Hurlston: It’s a confluence of three things. We initially had this for video. If you look back at when we adopted it on higher-power chips that are more generally understood for machine learning, there we had to bring in our own talent. Our second step was to take an audio solution. The original idea was the wake word, following the market trend to do compute at the edge for voice. We had taken these AI and machine learning engineers, shrunk the neural network, put it into an audio chip, but we found we were behind. A lot of people can do all that wake word training. The third leg of the stool was we recently announced a partnership with a company called ETA Compute. It’s a small startup in southern California. They had a lot of machine learning and AI experts. The big language is TensorFlow, and they have the compiler that can take the TensorFlow engine and compile it into our audio chip.
The confluence of those things created this low-power AI at the edge solution that we think is different. It has quite a bit of market traction. But it’s a totally different approach to apply what I call “visual wake word” to this whole space.
VentureBeat: It seems like a good example of how AI is changing companies and industries. You wouldn’t necessarily expect it in sensing, but it makes sense that you’d have to invest in this.
Hurlston: You’ve covered technology for long enough, and you’ve been through all the cycles. Right now, the AI cycle is there. Everybody has to talk about it as part of the technology portfolio. We’re no different. We got lucky to a certain extent because we’d invested in it for a pretty clear problem, but we were able to apply it to this new situation. We have some runway.
Above: Synaptics provides chips for DisplayLink docking stations.
Image Credit: Synaptics
VentureBeat: When it comes to making these things better, either better at giving you the right information or better at the sensing, it feels like where we are with the current devices, we still need a lot of improvement. Do you see that improvement coming?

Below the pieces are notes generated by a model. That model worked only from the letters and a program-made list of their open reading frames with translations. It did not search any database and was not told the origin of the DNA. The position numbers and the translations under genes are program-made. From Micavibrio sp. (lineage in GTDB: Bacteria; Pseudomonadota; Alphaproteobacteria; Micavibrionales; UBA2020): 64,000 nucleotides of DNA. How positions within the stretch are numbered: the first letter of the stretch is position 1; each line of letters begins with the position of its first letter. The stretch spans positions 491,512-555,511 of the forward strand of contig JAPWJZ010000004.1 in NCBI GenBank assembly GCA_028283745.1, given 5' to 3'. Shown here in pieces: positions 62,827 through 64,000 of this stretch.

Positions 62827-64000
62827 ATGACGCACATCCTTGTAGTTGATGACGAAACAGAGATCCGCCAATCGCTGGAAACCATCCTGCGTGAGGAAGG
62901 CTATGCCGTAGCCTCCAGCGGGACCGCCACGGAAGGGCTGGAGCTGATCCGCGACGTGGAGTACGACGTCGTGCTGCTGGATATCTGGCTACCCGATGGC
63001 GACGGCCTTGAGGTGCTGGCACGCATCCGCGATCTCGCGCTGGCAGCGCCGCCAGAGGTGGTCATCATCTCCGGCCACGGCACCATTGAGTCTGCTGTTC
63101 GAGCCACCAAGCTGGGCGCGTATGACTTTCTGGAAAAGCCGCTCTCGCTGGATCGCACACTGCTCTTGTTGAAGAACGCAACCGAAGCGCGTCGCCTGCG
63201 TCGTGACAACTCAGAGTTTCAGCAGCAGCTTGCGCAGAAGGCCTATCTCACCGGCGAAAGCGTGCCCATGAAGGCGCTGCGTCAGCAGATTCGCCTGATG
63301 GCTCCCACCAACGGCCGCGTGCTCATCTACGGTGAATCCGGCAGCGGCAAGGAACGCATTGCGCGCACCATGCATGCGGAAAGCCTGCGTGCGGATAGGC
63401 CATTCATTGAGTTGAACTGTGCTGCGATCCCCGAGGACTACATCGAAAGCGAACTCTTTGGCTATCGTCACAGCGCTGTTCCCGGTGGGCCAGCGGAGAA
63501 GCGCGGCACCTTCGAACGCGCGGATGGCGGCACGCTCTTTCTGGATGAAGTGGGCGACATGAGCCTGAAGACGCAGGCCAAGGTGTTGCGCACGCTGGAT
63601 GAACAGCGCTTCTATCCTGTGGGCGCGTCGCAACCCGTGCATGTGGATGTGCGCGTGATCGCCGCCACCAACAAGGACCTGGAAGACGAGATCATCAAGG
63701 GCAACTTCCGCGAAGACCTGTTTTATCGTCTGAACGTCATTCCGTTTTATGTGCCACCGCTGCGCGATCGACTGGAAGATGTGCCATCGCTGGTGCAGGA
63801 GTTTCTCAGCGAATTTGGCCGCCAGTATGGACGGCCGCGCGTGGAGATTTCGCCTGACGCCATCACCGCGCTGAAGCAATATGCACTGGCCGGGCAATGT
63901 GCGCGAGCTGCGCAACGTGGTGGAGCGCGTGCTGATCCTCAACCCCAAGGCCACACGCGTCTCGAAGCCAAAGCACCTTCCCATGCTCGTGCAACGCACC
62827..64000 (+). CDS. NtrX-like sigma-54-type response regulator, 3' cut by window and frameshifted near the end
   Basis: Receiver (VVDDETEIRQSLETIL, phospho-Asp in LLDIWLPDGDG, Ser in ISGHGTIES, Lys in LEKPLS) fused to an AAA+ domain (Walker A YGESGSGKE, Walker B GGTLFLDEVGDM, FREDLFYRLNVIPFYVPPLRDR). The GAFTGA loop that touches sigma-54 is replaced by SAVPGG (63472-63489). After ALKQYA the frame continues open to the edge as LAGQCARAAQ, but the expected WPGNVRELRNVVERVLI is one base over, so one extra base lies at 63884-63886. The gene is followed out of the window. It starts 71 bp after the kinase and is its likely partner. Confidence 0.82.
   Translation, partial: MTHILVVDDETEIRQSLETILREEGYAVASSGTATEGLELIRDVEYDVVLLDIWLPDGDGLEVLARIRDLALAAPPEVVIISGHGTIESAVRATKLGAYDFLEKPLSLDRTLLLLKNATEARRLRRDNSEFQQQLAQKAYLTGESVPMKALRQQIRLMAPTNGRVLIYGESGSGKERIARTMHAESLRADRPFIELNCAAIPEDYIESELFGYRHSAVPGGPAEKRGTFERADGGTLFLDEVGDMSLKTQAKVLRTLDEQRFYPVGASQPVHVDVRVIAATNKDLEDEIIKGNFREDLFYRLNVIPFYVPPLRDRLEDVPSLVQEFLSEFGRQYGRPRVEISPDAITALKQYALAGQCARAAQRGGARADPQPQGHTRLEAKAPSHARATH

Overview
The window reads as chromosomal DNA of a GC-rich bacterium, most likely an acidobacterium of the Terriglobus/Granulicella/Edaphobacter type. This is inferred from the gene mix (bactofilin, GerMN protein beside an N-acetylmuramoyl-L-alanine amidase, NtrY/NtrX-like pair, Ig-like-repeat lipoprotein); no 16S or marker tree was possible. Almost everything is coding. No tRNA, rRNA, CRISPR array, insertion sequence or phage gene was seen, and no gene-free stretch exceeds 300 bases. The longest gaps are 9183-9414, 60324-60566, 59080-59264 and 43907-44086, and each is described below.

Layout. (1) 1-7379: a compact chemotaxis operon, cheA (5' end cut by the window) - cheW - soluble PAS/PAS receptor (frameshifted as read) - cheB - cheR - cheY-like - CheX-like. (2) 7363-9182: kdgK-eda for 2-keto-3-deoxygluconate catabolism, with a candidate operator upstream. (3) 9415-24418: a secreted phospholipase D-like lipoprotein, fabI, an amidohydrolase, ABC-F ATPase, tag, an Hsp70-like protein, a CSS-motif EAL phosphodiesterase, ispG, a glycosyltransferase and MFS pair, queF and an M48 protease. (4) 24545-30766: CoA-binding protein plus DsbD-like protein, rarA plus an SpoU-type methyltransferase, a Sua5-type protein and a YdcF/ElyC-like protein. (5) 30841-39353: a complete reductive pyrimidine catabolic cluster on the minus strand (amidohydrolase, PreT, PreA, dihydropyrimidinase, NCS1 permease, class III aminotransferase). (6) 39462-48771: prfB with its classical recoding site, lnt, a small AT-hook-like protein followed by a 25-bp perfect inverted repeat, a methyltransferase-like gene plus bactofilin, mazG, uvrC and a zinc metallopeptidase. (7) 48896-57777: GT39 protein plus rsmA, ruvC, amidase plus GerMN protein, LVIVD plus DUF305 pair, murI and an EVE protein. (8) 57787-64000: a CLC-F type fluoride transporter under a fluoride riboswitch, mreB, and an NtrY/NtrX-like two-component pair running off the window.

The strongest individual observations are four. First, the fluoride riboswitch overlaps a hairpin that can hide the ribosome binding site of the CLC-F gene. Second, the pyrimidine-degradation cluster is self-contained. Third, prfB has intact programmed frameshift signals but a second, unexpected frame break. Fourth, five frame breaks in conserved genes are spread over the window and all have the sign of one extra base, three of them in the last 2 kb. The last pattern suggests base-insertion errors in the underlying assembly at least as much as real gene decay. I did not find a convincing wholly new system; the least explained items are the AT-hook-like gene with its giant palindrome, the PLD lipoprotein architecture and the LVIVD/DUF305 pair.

Hurlston: It comes from training data. You know better than most that it’s all about being able to provide these neural networks with the right training data. The hardest problem you have is generating datasets on which to train. Before I came here, I was at a software AI company. I spent a lot of time — we participated in a very interesting competition. The University of North Carolina had all the software AI companies together, and we were shown different dogs, from a chihuahua to a German shepherd to a pit bull. Who could best identify a dog and call it a dog from a series of pictures? They tried to throw giraffes in and things like that.
In the competition, we didn’t win, but the winner was able to get dogs to about 99% accuracy. It was amazing how well they were able to get their dataset and training to be able to identify dogs. They took the picture and they flipped it upside down, though, and nobody could get it. Once it was upside down, nobody could identify it as a dog as well as people had done when it was right side up. This thing is all about being able to train, to train on the corner cases.
This low light thing we’ve done on our video processor, we take snapshots over and over again in super low light conditions to be able to train the engine to recognize a new situation. That’s what this is all about. You know the existing situation. It’s being able to apply the existing to the new. That’s a lot harder than it sounds.
VentureBeat: If we get to the actual business, what’s doing well right now, and what do you think is going to be the source of major products in the future?
Hurlston: We’re sort of IoT of IoT. Within IoT, what our business we call IoT — we have lots of different technologies. We touched on our audio technology. That’s done very well. You have headsets that are going into a lot of work-from-home situations, with the over-ear design and active noise canceling. That business has done super well for us. We have Wi-Fi assets. We did a deal last year where we bought Broadcom’s Wi-Fi technology that they were applying to markets other than mobile phones. That business has done super well. We have docking station solutions, video processors applied to docking stations, or video conferencing systems. That’s done well for us.